By Patrick Avenell
SYDNEY, NSW: Harvey Norman has today reported mixed results for its oversees controlled entities. Slovenia has done very well and New Zealand and Asia are stable, but the Irish experiment continues to haemorrhage money.
To start with the good news, profits from Harvey Norman’s Slovenia stores have risen almost 30 per cent, to $3.12 million for the year ending 30 June 2009. Harvey Norman reported that this was due to two key factors: the appreciation in the currency rates and the strong brand recognition in the Slovenian marketplace.
In New Zealand, the recession and the devaluation of the New Zealand dollar has resulted in a $44 million profit, down $8 million from the last year. Market share has grown, however, though Harveys report this has been at the expense of margins.
In Asia, Harvey Norman’s brand recognition and market share have strengthened, especially in Malaysia. The combined result for the Malaysia and Singapore stores is $8.4 million, down slightly from last year’s result of $10.2 million. This result has been negatively impacted by the closure of the export and distribution business in this region.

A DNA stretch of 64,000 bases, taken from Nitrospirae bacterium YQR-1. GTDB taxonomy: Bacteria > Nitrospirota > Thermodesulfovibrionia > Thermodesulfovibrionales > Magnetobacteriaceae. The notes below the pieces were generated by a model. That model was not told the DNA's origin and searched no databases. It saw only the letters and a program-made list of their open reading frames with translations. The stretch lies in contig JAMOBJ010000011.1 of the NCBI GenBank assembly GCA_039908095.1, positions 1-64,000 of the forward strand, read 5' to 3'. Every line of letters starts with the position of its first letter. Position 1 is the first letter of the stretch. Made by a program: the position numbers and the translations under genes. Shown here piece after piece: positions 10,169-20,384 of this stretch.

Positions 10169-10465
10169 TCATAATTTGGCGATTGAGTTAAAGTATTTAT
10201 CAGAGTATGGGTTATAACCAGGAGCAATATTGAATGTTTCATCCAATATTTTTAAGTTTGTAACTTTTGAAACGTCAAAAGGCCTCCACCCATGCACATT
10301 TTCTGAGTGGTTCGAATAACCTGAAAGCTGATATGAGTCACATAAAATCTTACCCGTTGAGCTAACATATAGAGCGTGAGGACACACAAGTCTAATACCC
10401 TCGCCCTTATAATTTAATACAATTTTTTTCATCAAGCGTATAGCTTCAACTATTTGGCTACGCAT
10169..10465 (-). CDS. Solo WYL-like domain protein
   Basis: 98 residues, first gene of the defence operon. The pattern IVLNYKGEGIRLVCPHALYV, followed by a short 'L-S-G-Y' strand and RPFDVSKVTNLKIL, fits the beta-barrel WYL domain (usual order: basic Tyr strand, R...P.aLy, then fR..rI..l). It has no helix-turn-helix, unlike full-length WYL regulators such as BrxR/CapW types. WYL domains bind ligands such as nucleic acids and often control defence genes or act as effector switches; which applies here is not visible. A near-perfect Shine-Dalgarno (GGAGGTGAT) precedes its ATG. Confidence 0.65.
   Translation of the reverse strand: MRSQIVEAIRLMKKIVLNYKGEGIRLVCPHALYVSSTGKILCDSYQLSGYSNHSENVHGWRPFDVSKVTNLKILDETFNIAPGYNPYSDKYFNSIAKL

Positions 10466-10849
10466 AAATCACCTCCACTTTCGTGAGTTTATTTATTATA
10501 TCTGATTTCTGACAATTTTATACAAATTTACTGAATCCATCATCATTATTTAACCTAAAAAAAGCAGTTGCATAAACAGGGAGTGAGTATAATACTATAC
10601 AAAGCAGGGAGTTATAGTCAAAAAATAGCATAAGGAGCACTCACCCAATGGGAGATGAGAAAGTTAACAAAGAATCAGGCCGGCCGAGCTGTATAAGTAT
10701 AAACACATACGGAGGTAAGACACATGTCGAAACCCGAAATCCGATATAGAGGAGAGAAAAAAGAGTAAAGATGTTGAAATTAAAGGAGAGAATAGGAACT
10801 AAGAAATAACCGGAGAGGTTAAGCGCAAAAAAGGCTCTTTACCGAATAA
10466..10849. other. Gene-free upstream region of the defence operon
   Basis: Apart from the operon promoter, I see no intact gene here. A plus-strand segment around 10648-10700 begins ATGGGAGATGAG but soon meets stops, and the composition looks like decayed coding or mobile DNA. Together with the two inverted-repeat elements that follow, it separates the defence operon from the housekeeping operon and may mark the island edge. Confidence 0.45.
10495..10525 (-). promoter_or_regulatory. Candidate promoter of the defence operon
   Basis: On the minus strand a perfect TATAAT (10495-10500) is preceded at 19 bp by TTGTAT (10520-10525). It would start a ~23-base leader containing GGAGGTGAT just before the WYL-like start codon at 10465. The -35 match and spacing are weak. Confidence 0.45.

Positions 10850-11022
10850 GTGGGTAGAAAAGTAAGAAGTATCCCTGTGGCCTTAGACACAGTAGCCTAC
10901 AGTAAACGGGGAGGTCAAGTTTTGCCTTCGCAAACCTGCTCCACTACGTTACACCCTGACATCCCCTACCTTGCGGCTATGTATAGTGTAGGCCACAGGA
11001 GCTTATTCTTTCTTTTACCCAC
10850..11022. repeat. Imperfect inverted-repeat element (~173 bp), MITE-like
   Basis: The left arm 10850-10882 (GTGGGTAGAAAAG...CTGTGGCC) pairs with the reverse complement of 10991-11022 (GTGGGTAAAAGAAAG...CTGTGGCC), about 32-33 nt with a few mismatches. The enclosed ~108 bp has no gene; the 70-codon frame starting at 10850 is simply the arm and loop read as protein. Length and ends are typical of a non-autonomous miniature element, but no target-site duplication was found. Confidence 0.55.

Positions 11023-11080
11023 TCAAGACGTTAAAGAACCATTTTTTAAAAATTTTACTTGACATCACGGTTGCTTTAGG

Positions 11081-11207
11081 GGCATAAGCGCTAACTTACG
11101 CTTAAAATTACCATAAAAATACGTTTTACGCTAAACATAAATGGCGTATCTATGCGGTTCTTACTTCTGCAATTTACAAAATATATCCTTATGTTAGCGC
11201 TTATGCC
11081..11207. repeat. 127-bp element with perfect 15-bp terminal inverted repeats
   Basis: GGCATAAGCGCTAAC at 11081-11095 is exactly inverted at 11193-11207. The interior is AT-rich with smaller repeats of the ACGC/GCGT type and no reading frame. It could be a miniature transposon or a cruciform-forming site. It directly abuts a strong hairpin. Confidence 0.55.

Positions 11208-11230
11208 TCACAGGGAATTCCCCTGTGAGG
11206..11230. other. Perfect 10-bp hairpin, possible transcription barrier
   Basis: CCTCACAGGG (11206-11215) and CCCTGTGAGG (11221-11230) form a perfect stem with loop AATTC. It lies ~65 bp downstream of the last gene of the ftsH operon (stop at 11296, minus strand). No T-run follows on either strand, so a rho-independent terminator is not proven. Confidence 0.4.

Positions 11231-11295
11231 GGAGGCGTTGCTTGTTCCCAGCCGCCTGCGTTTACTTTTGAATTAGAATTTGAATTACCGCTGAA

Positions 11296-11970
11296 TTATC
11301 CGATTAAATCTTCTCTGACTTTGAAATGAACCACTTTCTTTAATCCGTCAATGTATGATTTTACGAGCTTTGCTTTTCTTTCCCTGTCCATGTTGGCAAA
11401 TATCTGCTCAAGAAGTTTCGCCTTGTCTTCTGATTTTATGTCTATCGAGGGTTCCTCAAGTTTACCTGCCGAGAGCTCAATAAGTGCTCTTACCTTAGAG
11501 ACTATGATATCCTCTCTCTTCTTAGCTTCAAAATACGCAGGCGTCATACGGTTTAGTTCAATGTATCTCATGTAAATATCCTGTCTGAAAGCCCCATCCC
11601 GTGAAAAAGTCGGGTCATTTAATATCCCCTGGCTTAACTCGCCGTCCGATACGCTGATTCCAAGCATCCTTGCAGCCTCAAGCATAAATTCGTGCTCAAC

These moderate results, however, are overshadowed by Harvey Norman’s performance in the Irish and Northern Irish markets. The group has reported a trading loss of $49.33 million. This loss was in part due to the start up costs associated with planting the business in Northern Ireland, which is list as $7.6 million. In its report to the ASX, Harvey Norman wrote that the appreciation of the Euro and the Pound Sterling has heightened this loss.
This disappointing result is not limited to Harvey Norman, reported the company, who told the ASX that retail overall is down in the Emerald Isle.
“The economic situation in Ireland has continued to deteriorate during the year ended 30 June 2009 and the severe recession has impacted all Irish retailers,” wrote Harvey Norman.
“The Board is committed to Ireland and has established strong roots in the Irish market. The Harvey Norman brand is now well-known in Ireland and is respected by both suppliers and customers.”